Marital Agreement Mediation
A marital agreement can be negotiated and documented to set out how certain financial (and perhaps other) matters will be handled in the event of a divorce. Often it also specifies how financial matters will be handled during the marriage. I have helped couples smoothly and amicably work out the terms of their marital agreement.
Pre-marital agreements, also called pre-nuptial agreements or pre-nups, are established before a couple is married. Although more common among couples in which one or both spouses is wealthy, all marrying couples should consider whether they might benefit from one.
Post-marital agreements, also called post-nups, are established after a couple is married. These are less common than pre-nups, perhaps because many mistakenly assume that if an agreement was not established before marriage, it is too late to do so after marriage. Post-nups can cover the same territory as a pre-nup.
Creating a Marital Agreement
There are essentially two steps to create a legally enforceable marital agreement:
- Come up with the agreements themselves and
- Document them appropriately so they are enforceable.
Many assume that you need a lawyer for the first step but you can create the agreements yourselves or with the help of a mediator.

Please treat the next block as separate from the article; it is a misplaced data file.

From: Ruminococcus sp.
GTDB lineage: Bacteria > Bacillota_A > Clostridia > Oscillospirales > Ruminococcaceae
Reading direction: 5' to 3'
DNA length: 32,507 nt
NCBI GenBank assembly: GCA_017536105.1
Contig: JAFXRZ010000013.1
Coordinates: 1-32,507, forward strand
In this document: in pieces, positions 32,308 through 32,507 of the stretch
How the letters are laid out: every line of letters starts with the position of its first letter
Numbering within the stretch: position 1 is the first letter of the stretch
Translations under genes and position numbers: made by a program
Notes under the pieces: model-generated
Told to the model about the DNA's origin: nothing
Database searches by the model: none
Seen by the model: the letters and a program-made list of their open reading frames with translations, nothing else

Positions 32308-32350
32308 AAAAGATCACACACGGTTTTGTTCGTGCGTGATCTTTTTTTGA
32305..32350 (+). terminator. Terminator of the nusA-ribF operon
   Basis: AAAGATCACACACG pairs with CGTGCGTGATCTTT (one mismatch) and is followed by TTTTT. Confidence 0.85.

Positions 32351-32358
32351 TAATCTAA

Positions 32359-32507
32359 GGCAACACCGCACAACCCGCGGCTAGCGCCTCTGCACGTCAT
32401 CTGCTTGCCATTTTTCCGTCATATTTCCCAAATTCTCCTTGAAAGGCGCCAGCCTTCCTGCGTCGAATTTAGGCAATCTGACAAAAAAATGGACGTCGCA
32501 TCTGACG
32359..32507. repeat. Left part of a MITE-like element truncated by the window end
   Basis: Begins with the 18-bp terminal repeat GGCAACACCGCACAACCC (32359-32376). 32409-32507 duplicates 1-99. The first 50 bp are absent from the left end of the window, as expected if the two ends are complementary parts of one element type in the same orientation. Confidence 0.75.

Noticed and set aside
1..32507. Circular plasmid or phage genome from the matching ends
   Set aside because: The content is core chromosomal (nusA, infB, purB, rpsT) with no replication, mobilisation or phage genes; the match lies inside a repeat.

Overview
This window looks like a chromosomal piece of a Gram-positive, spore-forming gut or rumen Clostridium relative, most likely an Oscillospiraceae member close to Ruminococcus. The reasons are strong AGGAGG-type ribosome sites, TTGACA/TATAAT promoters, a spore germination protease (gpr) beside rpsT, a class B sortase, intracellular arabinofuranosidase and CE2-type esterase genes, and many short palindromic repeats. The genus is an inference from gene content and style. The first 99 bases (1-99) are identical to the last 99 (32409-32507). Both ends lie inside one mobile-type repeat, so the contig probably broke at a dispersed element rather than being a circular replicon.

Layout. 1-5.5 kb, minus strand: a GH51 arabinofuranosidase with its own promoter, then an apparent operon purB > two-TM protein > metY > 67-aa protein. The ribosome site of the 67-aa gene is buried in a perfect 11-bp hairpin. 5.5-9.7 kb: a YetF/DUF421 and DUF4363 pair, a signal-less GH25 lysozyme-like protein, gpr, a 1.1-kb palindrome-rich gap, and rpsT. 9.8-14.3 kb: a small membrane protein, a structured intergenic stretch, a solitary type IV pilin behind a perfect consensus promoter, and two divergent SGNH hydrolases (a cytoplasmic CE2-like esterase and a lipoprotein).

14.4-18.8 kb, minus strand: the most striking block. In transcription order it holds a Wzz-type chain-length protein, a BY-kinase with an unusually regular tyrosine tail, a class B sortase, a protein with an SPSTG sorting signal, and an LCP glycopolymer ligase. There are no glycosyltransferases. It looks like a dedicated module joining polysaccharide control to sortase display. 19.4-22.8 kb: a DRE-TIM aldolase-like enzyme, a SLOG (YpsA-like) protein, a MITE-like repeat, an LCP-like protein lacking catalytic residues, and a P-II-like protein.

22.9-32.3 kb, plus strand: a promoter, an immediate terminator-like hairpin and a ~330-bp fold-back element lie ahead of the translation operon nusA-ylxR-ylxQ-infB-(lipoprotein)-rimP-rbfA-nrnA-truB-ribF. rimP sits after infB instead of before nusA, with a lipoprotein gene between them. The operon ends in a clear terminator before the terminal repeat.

Many couples don’t need a documented marital agreement. They can fall back on the law and/or negotiate a settlement if their marriage ends in divorce. But for others an agreement can have benefits including:
- Reducing financial uncertainty;
- Providing clear guidelines for financial management; and
- Minimizing financial conflict in the event of divorce.
There can be benefits in working with a skilled mediator rather than an attorney when developing your marital agreement, including:
- Reduced cost; and
- A warmer, more relaxed process.
Certain guidelines must be followed for a marital agreement to be enforceable in a divorce or other legal proceeding. Therefore, an attorney should be involved when documenting and before signing a marital agreement.